No matter how small your business is, having a tax and financial advisor can be beneficial. If you want to be serious about your business, we recommend you hire a CPA firm, not just an accountant. An accountant is a general term for anyone in the tax or finance profession who follows specific rules and regulations. Think of CPAs as super accountants because they are accountants who have passed a notoriously difficult licensing examination in a state. So, technically all CPAs are accountants, but not all accountants are CPAs.
An accountant may fill some of your business’s accounting needs, but there are specific circumstances in which using the services of a CPA can have its benefits. A CPA is licensed by a state and is current with state and federal tax laws. They must comply with continuing education requirements in order to maintain their licenses. CPAs can also do detailed financial analysis and offer advice on tax and financial matters. But probably the biggest reason to use a CPA for your business taxes is that a CPA is eligible to represent you before the IRS in an audit, while an accountant is not.
So how can you be sure you are hiring the right CPA for your business? To make sure your accounting is in the right hands, consider these six tips for hiring a CPA:
1. Find a CPA or firm that understands your personal needs.
You need to be able to openly communicate with your CPA. If you’re hiring an external CPA firm, it has to understand what you do before you decide to work with them, even if the firm is just doing your taxes. There are too many things that can go wrong if your CPA doesn’t truly understand your business.
It’s also helpful to make sure your CPA firm can take you through their process and set clear expectations. Consider finding a practice that’s eager to work with you and appreciates your business. Keep an eye out for warning signs, such as slow response time.
2. Find a CPA who also does financial analysis.
A CPA or firm can review your business’s financial health. Ideally, you want to get key health indicators. Examples of this are gross profit margin, aging accounts receivable, net profit, etc. on a day-to-day basis. This allows you to make the most informed business decisions with the relevant information you receive from your CPA.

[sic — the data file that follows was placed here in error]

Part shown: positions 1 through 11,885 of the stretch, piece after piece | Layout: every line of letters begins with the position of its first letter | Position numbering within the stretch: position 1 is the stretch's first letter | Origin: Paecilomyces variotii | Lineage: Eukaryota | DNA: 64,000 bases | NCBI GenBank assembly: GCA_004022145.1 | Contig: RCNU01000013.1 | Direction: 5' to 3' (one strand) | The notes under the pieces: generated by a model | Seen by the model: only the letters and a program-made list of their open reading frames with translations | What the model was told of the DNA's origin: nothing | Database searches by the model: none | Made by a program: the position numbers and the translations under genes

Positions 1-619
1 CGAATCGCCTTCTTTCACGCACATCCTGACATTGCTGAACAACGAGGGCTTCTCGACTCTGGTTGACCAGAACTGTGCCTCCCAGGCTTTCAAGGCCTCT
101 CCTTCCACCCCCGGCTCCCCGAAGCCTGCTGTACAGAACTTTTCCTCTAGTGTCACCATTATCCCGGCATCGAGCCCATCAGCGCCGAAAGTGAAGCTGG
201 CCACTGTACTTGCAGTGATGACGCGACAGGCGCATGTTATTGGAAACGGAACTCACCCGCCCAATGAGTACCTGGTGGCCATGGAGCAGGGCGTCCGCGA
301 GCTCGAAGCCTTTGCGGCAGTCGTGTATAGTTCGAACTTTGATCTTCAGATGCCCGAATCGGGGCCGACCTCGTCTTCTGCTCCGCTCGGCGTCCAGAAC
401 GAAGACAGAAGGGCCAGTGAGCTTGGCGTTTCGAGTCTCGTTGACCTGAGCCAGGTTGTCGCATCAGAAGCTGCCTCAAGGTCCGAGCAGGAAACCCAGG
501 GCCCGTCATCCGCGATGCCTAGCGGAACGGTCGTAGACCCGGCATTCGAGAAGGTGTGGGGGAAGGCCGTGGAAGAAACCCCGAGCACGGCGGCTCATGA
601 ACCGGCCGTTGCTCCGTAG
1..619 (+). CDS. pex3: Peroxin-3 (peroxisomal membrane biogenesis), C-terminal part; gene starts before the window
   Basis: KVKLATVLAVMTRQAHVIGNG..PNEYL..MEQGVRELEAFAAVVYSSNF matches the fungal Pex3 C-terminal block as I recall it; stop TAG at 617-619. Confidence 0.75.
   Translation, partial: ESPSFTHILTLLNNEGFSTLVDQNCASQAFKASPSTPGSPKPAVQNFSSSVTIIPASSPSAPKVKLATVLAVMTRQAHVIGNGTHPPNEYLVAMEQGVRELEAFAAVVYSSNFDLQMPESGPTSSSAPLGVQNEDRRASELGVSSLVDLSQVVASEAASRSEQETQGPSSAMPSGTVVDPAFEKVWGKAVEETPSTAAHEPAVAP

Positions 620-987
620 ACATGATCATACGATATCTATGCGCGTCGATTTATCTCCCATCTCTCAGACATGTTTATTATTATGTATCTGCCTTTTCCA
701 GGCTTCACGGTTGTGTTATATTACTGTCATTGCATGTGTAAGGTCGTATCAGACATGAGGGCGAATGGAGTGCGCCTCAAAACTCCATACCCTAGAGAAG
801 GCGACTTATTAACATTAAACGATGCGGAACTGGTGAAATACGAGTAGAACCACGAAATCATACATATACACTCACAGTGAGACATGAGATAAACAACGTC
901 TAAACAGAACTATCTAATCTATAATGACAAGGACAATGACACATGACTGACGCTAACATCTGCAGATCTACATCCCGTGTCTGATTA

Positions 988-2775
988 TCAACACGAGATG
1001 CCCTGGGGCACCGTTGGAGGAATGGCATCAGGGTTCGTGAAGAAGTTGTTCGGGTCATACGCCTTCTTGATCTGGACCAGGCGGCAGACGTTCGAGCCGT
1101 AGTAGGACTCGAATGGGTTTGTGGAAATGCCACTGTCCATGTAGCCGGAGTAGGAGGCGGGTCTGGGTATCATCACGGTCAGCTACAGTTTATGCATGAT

3. Tax Deductions
One of the most important aspects of working with a CPA firm is to make sure your taxes are done correctly. The IRS is always on the lookout for mistakes and can penalize you if they find fault in your tax returns.
A good CPA firm will help you file your taxes in a way that minimizes your chances of being audited, while maximizing your tax deductions.
4. Routine Review of Your Financial Reports
Most small business owners don’t do this on a regular basis or at all. This leads to big problems down the road if the accountant makes mistakes or doesn’t look as closely as they should. Annual financial reports for a small business help identify areas that might need more attention from the accountant or you. They also help keep you on track with your financial goals.
5. Loan Assistance
Taking out a loan is frequently necessary when starting a business. Keep in mind that having an CPA firm who understands your financial position might assist you in explaining the purpose of the loan and exploring other financing possibilities. CPAs can assist company owners with the next phase of obtaining a loan after they’ve been accepted. They typically assist clients in obtaining the information and data they need for a loan, such as quantifying their current financial condition and credit demand. A CPA Firm may work with customers to create compelling loan applications that increase the prospects of a bank accepting the request by utilizing this data.
6. Cash Flow
One of the biggest benefits you should expect from a CPA firm is increased cash flow. For example, if your business has a slow quarter and you don’t have a line of credit, this could pose a serious problem. A CPA firm should always give you with cost estimates for projects or a cost limit so that you are not blindsided by a large invoice. As a client, you should anticipate to be informed and advised about how money may flow through your business, how you might improve it, and in the end, how your organization will benefit.
As a business owner you’ve got plenty of other jobs to do, including overseeing sales and marketing, dealing with customers, and making plans for how to grow your business. You might be thinking that handling your accounting and finances yourself will save your business money, when in fact it could do just the opposite. Do yourself a favor and consider hiring some help. As a business owner, you shouldn’t be spending your time figuring out accounting software and data entry when you could be using that time to focus on the bigger picture: building your business. An experienced CPA understands the process and can execute it error-free, which is crucial because errors mean negative monetary impact on your business. If you have no experience in accounting, it may be better to leave it to the professionals.